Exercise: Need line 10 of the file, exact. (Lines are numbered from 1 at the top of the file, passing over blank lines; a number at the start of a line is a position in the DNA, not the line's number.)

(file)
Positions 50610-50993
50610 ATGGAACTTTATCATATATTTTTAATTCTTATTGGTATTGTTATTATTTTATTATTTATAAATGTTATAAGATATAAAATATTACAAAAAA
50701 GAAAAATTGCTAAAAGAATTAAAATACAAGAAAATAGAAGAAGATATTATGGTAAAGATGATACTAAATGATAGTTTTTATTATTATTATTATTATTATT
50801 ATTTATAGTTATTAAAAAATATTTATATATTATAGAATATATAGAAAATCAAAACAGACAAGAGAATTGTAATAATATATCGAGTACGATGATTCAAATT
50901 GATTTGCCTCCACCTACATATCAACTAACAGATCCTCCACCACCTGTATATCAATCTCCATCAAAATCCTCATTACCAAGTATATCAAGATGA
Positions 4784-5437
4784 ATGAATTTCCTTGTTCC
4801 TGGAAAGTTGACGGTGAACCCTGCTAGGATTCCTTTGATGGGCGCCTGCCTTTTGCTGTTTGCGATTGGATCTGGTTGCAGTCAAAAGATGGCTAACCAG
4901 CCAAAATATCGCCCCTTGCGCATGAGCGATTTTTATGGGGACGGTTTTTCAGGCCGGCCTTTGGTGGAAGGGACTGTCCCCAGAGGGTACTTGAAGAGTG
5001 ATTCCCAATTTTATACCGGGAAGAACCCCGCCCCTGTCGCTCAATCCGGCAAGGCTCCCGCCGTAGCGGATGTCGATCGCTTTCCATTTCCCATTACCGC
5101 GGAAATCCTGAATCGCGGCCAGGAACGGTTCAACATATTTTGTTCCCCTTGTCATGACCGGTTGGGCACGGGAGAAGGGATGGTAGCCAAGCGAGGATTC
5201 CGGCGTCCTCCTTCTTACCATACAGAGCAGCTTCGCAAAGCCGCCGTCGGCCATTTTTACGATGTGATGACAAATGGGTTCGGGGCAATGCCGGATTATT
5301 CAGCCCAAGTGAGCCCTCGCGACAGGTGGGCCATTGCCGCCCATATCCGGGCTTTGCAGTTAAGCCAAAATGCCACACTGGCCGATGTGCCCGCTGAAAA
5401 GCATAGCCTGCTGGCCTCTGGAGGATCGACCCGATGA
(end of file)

5001 ATTCCCAATTTTATACCGGGAAGAACCCCGCCCCTGTCGCTCAATCCGGCAAGGCTCCCGCCGTAGCGGATGTCGATCGCTTTCCATTTCCCATTACCGC